His body was afterwards dissected at St Bartholomew’s hospital and his skull can still be seen at Queen Mary’s Pathology Museum, London.

Mammoth bone

Most mammoths become extinct at the end of the last Ice Age, around 10,000 years ago, and this tooth from a full-sized male was discovered in Sandy Heath Quarry in 2003. Mammoths had an incredible 5 to 6 sets of teeth during their life time! As the old sets wore down, the new sets would come through to replace them – just like in humans!

The St Neots parish chest

The St Neots parish chest, seen above sketched by local St Neots doctor Joseph Rix (1803 -1878) has been on display in the museum since we opened in 1998 after being restored and preserved is a long-term loan from the parish church. It is an object of curiosity and for over 450 years occupied a vital place in the parish church.

In 1583 Thomas Cromwell, the Vicar General, laid down that all parishes were to have a sure coffer — in other words, a secure chest, to provide a safe place in which to keep records of each christening, marriage and burial. These records were written up each Sunday after they the specific occasion with a churchwarden as a witness. Some accounts state that two or three keys were held by different people, the parson and churchwardens so that the chest could only be opened with at least two people present.

The earliest church records were written on sheets of paper, but in 1598 Canterbury directed that all records were to be kept in parchment books, which became known as the parish registers. Old records were to be transcribed into these books, and in future, the churchwarden had to make a copy of that year’s entries (within a month of Easter) and send it to the Diocesan Registry. These copies were known as the Bishop’s Transcripts.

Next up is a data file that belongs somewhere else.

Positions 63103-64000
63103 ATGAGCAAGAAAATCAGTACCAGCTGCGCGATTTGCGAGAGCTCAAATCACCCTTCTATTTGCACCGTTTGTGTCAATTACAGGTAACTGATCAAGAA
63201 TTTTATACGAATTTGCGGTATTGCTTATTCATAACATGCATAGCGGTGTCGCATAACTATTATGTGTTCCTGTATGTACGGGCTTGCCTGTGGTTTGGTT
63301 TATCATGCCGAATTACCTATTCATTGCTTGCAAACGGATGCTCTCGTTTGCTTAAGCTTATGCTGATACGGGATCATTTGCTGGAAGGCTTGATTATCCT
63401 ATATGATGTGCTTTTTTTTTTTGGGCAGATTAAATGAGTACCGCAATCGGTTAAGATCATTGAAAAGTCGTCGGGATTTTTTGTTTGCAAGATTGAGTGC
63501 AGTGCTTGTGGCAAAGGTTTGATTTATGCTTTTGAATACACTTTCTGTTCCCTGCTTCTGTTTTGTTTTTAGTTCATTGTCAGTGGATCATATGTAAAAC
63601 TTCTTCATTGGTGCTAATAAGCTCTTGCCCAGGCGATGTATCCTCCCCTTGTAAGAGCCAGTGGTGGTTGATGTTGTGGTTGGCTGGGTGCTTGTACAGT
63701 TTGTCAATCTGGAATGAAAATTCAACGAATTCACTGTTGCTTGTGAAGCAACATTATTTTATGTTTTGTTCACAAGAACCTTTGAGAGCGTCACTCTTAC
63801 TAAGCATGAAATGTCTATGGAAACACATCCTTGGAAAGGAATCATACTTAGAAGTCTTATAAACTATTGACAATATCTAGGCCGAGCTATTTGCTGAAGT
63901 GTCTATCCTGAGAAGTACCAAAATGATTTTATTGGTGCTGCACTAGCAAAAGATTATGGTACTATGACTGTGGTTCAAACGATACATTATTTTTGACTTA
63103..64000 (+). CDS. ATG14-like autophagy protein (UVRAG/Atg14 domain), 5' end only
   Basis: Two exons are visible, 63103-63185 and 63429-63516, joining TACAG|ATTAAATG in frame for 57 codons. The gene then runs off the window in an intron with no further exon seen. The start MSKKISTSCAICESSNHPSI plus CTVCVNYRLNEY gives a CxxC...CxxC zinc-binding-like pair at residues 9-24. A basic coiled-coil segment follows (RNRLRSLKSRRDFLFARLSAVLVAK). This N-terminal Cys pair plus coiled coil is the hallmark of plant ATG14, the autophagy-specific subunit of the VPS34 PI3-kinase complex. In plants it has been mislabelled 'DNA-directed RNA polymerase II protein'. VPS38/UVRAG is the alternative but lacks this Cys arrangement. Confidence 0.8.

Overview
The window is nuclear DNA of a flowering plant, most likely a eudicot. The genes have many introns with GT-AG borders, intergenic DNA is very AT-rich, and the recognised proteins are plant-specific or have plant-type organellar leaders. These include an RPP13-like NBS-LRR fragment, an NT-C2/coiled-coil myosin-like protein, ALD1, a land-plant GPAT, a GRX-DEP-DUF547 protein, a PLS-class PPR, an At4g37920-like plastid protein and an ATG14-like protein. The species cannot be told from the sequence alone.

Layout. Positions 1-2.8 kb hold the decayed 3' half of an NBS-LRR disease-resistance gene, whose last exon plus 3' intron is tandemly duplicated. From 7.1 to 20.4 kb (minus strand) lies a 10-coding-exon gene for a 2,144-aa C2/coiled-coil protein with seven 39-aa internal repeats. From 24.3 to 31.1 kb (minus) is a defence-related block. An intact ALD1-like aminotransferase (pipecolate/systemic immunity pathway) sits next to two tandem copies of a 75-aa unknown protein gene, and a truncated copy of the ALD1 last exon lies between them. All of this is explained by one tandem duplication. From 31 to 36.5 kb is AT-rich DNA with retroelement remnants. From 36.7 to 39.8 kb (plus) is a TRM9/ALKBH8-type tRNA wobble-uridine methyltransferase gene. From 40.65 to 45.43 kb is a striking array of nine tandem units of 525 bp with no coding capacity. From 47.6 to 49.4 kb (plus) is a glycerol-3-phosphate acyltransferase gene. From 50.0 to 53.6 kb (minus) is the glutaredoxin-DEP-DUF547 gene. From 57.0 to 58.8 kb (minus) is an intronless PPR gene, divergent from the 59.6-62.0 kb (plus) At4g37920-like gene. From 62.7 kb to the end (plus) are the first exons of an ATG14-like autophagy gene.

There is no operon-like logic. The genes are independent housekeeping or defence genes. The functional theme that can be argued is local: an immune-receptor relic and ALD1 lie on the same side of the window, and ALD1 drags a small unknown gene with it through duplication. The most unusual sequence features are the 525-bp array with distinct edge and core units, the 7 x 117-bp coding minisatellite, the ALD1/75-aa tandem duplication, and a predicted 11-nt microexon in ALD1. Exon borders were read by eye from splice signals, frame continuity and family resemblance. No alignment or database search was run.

Until the registration of births marriages and deaths became compulsory in the nineteenth century the parish registers were the main source of information about family history and until the mid-twentieth century, most were still kept in the parish church. Most records are now stored at County Record Offices.

The parish chest was also used for storing money, accounts, wills, relics, vestments, documents, and the church plate. They were strongly built, usually of oak and as well as the two, if not three separate locks they also had metal bands around them.

With so much of value likely to be stored in these chests, it is not surprising that they would become the target of thieves, and this is what happened into the St Neots chest. Although many parish chests were made of oak, often from a single trunk, the St Neots Chest is actually made of pine, and was imported from Scandinavia and has three locks.

According to several sources, the church was broken into in 1848 and the chest and all the records taken only to be found the next day in the brook with all it contents still inside.

This report leaves many questions unanswered. How did the thieves get into the church, how many of them were there and why did they abandon the chest in the Hen Brook?

The parish chest, after the records had been moved to the archives in Huntingdon, remained at the back of the church until 1998 when an audit of the church found the chest to be in bad repair and a more adequate home for the artefact was looked for. The museum was the ideal place to store the item and after restoration and preservation was moved to where it is now. You can visit the museum and see the chest on display in the village hall gallery.